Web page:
1

We're building requirements for some data input that has four different variations. There are some common fields across all four variations, and then some additional fields based on form type.

For example, Q1 and Q2 are available in all four types (A,B,C,D), while some questions only apply to one or some of the different forms.

+------+---+---+---+---+
| Type | A | B | C | D |
+------+---+---+---+---+
| Q1   | x | x | x | x |
| Q2   | x | x | x | x |
| Q3   |   |   | x |   |
| Q4   | x |   |   | x |
| Q5   |   |   |   | x |
+------+---+---+---+---+

Additionally, each field has some extra information about if it's required or what acceptable values can be used. This information can differ across form variations, but is largely consistent.

Form A
+-----------+---------+----------+-------------------+
| Questions | Visible | Required | Acceptable values |
+-----------+---------+----------+-------------------+
| Q1        | x       | x        | Text              |
| Q2        | x       | x        | Date              |
| Q3        |         |          |                   |
| Q4        | x       |          | Integer           |
| Q5        |         |          |                   |
+-----------+---------+----------+-------------------+

In total, there are about 30 data elements, 15 of which are common to all forms.

What seems like the most succinct way to document this?

Repeating a lot of redundant data across multiple data definitions feels wrong. But stuffing too much info into a single matrix feels bloated.

  • What documentation tools are you using? For instance, for a similar problem, I used a wiki (Confluence) and had individual page elements for the shared items and simply included them at the right places in the main document. The net effect was DRY while providing comprehensive information to the reader. – Bob Dalgleish Aug 5 '14 at 20:05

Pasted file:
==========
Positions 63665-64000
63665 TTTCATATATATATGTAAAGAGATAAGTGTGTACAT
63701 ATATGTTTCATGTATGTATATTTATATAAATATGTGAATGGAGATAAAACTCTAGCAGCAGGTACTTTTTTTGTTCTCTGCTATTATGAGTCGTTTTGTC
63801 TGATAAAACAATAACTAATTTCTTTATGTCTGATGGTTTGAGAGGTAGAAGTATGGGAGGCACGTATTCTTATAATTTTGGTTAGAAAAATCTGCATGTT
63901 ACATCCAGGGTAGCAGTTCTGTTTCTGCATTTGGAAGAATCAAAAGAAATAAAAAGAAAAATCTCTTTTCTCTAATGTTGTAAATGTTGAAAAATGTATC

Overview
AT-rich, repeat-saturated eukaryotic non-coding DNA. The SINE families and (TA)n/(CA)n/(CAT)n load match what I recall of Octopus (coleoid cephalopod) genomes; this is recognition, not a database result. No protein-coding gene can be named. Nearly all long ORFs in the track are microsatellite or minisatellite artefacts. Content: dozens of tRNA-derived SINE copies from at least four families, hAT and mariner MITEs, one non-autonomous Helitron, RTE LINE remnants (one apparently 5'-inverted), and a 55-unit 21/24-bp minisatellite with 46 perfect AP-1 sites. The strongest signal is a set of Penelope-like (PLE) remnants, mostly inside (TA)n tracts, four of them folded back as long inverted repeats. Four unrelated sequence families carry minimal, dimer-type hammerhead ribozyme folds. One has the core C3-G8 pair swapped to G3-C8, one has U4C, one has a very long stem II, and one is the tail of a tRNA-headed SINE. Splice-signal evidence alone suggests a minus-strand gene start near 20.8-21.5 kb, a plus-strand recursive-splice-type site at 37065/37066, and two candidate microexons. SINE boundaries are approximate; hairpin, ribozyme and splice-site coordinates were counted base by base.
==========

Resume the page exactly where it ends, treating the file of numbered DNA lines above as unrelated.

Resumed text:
• Documentation Tools: MS Word and in-house templates... – KyleMit Aug 5 '14 at 20:11
  • MS Word still allows you to include files. – Bob Dalgleish Aug 5 '14 at 20:24
  • Why not document it a form of self-descriptive, automated tests? You haven't told who the audience of this documentation is going to be. – dzieciou Nov 29 '15 at 5:32
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I think the answer is going to depend on the percent of overlap between requirements.

  • For 100% overlap, a grid seems like the best approach
  • For 0% overlap, separate documentation would be preferable.

And anywhere in between will be a judgement call.

Assuming there's a fair amount of overlap, extending the grid with the common / individual requirements seems reasonable.

+------+---+---+---+---+----------+-------------------+
| Type | A | B | C | D | Required | Acceptable values |
+------+---+---+---+---+----------+-------------------+
| Q1   | x | x | x | x | yes      | Text              |
| Q2   | x | x | x | x | yes      | A,B: list of X    |
|      |   |   |   |   |          | C,D: list of Y    |
| Q3   | x |   |   | x | A: yes   | Integer           |
|      |   |   |   |   | B: no    |                   |
| Q4   |   |   |   | x |          | Boolean           |
+------+---+---+---+---+----------+-------------------+
| improve this answer | |

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